For Americans, the last months of 2001 and the years immediately after were a tumultuous, confusing, and terrifying time. The rest of the world, equally abashed, watched as an angry and frightened superpower came to grips with its vulnerability and went on a rampage looking for the parties to blame. As part of an interconnected world, other countries tried to help the wounded warrior bend towards reason rather than revenge, and one such country was France. The attempt to bridge this gap between America and the rest of the world is chronicled in Weapons of Mass Diplomacy, a graphic novel as humbling as it is hilarious.
A fictionalized account of the events in 2002 surrounding the lead up to America’s invasion and occupation of Iraq, Weapons of Mass Diplomacy introduces us to Arthur Vlaminck, who has landed his first job: a speechwriter for French Foreign Minister Alexandre Taillard de Vorms. Storming through the halls and slamming doors in the Quai d’Orsay, de Vorms is a powerful intellectual of bombast and vision, simultaneously an admirable diplomat and a callous taskmaster. Arthur is immediately thrown into the wringer of international politics and debate, drafting speeches over and over with tight deadlines and the literal fate of the world thrown into question. He becomes one of de Vorms’ cadre of charismatic and eccentric advisors, and the dynamics between these characters are what drive the narrative of these historic events.
Writing from his own experiences within the Quai d’Orsay, author Antonin Baudry (here using the pseudonym Abel Lanzac) brings us a story that is both a compelling international thriller on par with Thirteen Days and a very funny and true-to-life comedy of daily life reminiscent of Office Space. Arthur could not be a more sympathetic protagonist – smart but constantly under the gun, well-meaning but often railroaded by co-workers, and plunged immediately into a situation completely out of his depth and demanded to swim. Artist Christophe Blain breathes life into these experiences with simple yet striking art, a style that reminds us of comics like Doonesbury and The Far Side. De Vorms, in particular, is literally larger than life. His stature, his gestures, and his prodigious nose all dominate the panels he populates, often towering over poor Arthur as he makes his demands, quotes classic literature, and verbally smacks around other members of the diplomatic corps. Words written from the truth of life coupled with unforgettable art make Weapons of Mass Diplomacy a compelling read from start to finish.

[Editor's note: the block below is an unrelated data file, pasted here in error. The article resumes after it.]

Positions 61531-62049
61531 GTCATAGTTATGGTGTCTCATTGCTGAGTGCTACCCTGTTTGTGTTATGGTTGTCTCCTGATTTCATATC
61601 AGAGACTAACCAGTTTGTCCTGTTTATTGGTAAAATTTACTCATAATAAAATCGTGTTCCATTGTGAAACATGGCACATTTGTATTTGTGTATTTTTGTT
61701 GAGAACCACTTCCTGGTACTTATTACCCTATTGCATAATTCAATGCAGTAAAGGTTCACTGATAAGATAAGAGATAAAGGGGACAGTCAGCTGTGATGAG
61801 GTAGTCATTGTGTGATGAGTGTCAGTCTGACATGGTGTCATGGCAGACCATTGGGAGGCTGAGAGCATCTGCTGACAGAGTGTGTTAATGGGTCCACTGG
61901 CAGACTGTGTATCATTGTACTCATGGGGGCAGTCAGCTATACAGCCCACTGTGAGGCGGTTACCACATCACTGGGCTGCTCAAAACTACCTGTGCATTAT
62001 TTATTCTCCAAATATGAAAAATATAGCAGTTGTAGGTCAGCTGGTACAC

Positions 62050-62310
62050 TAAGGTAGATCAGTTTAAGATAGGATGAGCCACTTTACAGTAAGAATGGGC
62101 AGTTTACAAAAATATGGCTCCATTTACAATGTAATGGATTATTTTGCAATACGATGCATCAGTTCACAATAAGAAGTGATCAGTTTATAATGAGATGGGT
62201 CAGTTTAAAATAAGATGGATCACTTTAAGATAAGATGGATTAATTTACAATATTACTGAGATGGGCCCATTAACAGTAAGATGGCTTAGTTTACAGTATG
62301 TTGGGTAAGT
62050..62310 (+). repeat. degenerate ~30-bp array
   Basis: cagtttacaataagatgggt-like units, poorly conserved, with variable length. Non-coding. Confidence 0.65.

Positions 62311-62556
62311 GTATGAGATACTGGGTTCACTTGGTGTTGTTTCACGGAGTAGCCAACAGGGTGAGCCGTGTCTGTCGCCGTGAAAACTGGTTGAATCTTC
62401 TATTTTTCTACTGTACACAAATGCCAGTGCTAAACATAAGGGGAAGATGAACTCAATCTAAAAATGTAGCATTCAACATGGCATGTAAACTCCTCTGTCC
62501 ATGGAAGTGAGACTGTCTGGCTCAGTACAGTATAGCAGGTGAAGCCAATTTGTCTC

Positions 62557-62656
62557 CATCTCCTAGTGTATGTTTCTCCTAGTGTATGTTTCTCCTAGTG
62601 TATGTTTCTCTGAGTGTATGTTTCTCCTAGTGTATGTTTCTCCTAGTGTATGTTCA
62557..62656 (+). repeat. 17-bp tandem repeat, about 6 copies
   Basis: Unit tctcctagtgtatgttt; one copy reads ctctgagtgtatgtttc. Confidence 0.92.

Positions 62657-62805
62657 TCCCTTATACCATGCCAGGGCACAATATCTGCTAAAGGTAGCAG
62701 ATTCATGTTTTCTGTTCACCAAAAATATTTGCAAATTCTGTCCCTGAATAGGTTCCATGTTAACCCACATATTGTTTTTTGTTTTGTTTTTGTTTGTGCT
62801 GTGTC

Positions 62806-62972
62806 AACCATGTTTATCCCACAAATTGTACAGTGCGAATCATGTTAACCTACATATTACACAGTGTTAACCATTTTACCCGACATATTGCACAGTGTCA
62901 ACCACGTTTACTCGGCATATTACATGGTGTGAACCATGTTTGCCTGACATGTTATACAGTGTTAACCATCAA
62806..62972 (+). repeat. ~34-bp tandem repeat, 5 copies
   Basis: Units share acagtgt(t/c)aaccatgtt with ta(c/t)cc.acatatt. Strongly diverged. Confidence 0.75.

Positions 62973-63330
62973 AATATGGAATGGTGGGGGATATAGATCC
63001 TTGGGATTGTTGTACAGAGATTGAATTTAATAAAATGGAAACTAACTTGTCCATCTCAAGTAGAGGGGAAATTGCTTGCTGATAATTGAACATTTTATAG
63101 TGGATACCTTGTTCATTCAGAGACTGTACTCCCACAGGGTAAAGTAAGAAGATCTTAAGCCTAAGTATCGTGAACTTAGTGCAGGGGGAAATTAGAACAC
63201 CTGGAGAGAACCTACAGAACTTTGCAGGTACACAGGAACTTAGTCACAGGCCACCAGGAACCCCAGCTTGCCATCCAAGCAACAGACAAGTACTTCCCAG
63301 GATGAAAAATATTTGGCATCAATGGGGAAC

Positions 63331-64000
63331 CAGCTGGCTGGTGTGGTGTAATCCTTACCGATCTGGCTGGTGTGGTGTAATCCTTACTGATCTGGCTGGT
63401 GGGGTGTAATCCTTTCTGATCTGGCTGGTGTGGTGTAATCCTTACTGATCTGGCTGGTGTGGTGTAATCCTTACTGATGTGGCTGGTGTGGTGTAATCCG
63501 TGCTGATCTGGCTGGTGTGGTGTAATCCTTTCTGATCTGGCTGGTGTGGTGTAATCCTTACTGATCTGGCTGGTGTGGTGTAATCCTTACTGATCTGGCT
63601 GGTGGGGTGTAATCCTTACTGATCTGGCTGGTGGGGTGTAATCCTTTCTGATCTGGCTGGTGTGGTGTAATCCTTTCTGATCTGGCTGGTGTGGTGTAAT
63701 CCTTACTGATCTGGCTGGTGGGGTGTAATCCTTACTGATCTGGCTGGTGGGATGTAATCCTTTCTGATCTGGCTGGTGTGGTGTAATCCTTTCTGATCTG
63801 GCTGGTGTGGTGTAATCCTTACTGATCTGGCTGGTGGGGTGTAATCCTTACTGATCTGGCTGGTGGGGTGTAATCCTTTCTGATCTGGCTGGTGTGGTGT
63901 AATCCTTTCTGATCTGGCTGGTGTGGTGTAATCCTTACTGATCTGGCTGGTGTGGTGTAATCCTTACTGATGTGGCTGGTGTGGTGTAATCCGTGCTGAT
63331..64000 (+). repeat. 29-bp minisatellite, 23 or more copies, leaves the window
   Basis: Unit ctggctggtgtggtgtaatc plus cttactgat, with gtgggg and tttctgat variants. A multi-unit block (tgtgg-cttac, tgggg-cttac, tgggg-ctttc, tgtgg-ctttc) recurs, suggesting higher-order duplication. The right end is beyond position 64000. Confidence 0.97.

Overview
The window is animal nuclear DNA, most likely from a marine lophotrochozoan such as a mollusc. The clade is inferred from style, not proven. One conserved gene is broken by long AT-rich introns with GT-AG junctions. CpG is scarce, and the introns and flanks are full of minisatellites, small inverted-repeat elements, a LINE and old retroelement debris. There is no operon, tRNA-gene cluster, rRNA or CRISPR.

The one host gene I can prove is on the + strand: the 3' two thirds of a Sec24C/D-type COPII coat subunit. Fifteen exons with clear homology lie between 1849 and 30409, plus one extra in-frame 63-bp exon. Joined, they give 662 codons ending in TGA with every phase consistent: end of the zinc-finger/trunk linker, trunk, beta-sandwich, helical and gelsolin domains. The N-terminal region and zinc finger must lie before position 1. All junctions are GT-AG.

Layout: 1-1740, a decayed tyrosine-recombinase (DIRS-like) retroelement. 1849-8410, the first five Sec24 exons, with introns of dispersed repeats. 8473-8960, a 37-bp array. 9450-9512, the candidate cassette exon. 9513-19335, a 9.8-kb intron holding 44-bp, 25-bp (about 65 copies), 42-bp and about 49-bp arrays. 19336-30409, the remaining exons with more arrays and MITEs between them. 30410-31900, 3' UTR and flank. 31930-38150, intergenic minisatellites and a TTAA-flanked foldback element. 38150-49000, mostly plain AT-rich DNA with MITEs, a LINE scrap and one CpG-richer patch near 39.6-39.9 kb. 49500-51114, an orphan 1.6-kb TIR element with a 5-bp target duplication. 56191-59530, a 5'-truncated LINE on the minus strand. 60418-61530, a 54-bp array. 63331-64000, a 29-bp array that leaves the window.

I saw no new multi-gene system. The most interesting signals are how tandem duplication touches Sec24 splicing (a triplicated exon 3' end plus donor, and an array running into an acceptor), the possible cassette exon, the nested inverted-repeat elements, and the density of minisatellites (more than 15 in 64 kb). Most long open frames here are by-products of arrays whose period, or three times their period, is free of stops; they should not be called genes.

Winner of the Best Graphic Novel Award at the Angoulême International Comics Festival of 2013, Weapons of Mass Diplomacy is highly recommended. It’s both a cultural touchstone and a fantastic reading experience. It makes you laugh, it makes you think, and it brings you into the whirlwind experience of international politics. The view from the inside is informative and illuminating, show us both that it’s some of the highest stress work imaginable, and yet not so different from our mundane, everyday lives. If you are at all interested in the tapestry of our interconnected world, or just want a great story about what history may consider great men in our modern age, Weapons of Mass Diplomacy definitely belongs on your shelf.